Google’s John Mueller offered insightful comments in a Twitter conversation about structured data and how Google uses it. His comment touched on the importance of structured data as a Google signal.
Twitter Discussion on Structured Data
The Twitter discussion grew out of a seeming contradiction in a statement made in a recent article, Google Doesn’t Read Unsupported Structured Data.
There was no contradiction and the details are besides the point. Mueller clarified the seeming contradiction and then went on to discuss how Google uses structured data.
What followed are the tweets that matter.
Extra Structured Data
Google’s Mueller began by clarifying what kind of structured data (SD) was considered as extra. In this case, he called attention to structured data types and information that is obvious.
The first issue was about using the WebPage structured data type instead of a more specific data type:
“The thing is a lot of “extra” SD is super obvious. “This is a webpage”, well, that’s shocking, seeing we’re crawling webpages.
Lots of other SD is already clear from the page text (Is it a Ford car or a Ford president? No need for SD unless you’re really creative in writing).”
The thing is a lot of "extra" SD is super obvious. "This is a webpage", well, that's shocking, seeing we're crawling webpages. Lots of other SD is already clear from the page text (Is it a Ford car or a Ford president? No need for SD unless you're really creative in writing).
— 🍌 John 🍌 (@JohnMu) December 5, 2020
The WebPage structured data type is considered to be very general and according to Mueller, it’s “super obvious.”
Schema.org says this about the WebPage structured data type:
“Every web page is implicitly assumed to be declared to be of type WebPage…”
That seems to mean that you don’t need to use structured data to tell Google that a webpage is a webpage, it’s implied.
So that actually frees you up to use a more specific structured data type.
This is actually a fairly common error. Probably because almost everything you can document with a more specific structured data type can be declared in the more general WebPage structured data.
Structured data for Google can be split into two kinds:
- Rich Results Structured Data
- Non-rich Results Structured Data
Rich results structured data can qualify for a search results listing that is enhanced, i.e. a rich result. Non-rich results do not qualify.
But it’s probably best to be more specific. For example, these are rich results structured data types that can be used on a webpage:
So if you’re already using a specific structured data like Article, there is no reason to use the WebPage structured data because it’s superfluous.
There are other structured data types that are non-rich results structured data that won’t show rich results but are more specifically about webpages:
While those exist, they won’t qualify for any kind of rich results. But that doesn’t mean you can’t use the AboutPage structured data to communicate to a search engine what that page is about, although it’s highly likely Google can already tell from the content that it’s an “about page.”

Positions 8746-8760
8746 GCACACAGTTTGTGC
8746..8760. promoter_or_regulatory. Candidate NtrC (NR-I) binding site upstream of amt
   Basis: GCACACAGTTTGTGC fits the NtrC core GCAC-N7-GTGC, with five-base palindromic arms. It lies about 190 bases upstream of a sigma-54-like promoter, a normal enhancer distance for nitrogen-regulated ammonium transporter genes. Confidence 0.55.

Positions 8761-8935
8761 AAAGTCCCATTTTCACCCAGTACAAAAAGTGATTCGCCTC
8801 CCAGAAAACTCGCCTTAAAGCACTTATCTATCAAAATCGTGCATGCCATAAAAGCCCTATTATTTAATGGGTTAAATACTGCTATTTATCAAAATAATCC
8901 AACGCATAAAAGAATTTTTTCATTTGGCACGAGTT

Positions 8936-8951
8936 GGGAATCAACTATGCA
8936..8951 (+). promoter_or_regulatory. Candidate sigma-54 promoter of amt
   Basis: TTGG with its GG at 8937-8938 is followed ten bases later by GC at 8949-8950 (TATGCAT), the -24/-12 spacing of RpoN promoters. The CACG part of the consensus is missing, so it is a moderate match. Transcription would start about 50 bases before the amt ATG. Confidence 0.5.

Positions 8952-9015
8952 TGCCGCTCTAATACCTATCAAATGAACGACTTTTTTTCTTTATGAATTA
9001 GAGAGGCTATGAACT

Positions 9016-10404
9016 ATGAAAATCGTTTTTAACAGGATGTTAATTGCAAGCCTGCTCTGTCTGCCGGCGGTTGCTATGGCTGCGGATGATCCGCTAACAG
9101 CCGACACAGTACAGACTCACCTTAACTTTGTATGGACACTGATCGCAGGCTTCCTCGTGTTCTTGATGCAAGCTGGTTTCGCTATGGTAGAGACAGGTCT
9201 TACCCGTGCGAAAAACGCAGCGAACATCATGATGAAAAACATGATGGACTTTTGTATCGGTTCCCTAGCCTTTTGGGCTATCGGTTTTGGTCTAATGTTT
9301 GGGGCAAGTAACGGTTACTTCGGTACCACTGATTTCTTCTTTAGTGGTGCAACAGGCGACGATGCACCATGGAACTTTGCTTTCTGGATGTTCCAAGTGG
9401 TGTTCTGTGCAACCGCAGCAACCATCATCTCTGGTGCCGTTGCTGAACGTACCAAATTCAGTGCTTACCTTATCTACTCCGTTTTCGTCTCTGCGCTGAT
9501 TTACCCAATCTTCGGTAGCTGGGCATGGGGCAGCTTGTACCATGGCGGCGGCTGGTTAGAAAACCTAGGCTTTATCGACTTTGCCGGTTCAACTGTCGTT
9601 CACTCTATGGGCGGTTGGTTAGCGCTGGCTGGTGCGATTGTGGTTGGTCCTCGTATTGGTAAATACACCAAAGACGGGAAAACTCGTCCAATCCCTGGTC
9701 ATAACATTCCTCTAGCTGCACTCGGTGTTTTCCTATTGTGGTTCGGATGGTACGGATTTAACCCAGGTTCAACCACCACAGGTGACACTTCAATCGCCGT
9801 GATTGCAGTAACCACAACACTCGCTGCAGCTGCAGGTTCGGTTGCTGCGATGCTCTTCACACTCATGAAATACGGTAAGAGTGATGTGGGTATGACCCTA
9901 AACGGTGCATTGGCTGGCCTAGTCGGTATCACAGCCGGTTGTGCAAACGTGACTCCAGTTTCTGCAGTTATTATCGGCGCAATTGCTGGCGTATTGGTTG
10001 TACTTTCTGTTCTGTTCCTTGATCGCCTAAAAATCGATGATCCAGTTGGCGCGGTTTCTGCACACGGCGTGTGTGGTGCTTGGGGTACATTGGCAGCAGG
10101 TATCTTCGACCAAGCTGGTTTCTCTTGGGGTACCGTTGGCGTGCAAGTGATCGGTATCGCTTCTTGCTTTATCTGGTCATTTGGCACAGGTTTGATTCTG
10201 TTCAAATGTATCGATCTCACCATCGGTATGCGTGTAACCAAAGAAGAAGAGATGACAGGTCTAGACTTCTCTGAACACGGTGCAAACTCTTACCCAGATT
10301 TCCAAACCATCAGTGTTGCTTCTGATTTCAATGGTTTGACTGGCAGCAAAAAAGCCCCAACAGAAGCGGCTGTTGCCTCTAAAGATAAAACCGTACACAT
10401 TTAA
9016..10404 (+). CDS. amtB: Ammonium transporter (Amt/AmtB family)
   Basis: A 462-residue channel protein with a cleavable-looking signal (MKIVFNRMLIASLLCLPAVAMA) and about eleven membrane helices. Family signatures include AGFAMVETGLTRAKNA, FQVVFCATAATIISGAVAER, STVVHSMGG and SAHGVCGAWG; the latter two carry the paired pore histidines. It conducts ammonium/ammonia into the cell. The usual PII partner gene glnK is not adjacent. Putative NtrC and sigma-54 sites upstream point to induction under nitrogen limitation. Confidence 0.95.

Communicating what a page is about is generally a good idea and if you feel it might help to make something clear, then go ahead and use it.
But if the structured data type is not listed on Google’s developer pages as one that could qualify for a rich result, don’t expect to see that kind of result from it, set your expectations lower.
A rich result is like those featured snippets that show at the top of the page or stars shown in the search results for reviews.
Structured data types that are not listed in Google’s developer pages are highly likely to not quality for a rich result. Those are non-rich results structured data.
Non-rich Results Structured Data
John Mueller next discussed non-rich results structured data and said that it can be helpful but in a limited way.
He used the acronym RR to refer to Rich Results and SD to refer to Structured Data.
This is what he tweeted:
“What about the non-RR SD that’s not absolutely clear from the page? It can be helpful, but it’s also limited in the extra value it provides.”
Structured Data Signal
He finished the above tweet with a statement that seems to say that structured data is a light signal.
“How do you rank something purely from SD hints? It’s an extremely light signal. If you’re worried, make the content more obvious.”
So… structured data is an extremely light signal? By signal, did he mean a ranking signal? Or a signal related to what the content was about?
John Mueller didn’t elaborate on those details.
Structured Data and Rich Results Types
Mueller reaffirmed the value of structured data, particularly where it might be difficult to accurately understand specific details.
“I do see long-term value in SD for RR types where parsing the page is hard. Event dates? Venue phone numbers? Ratings & scale? Article date? It’s possible, but hard + unique per page/site, and embarrassing when we highlight it incorrectly.”
Structured data is useful for communicating information where it’s critical to get it right, like phone numbers, ratings and dates.
But Mueller also said that structured data is “extremely light” as a signal, a statement that might need clarification as to what kind of signal he was referring to.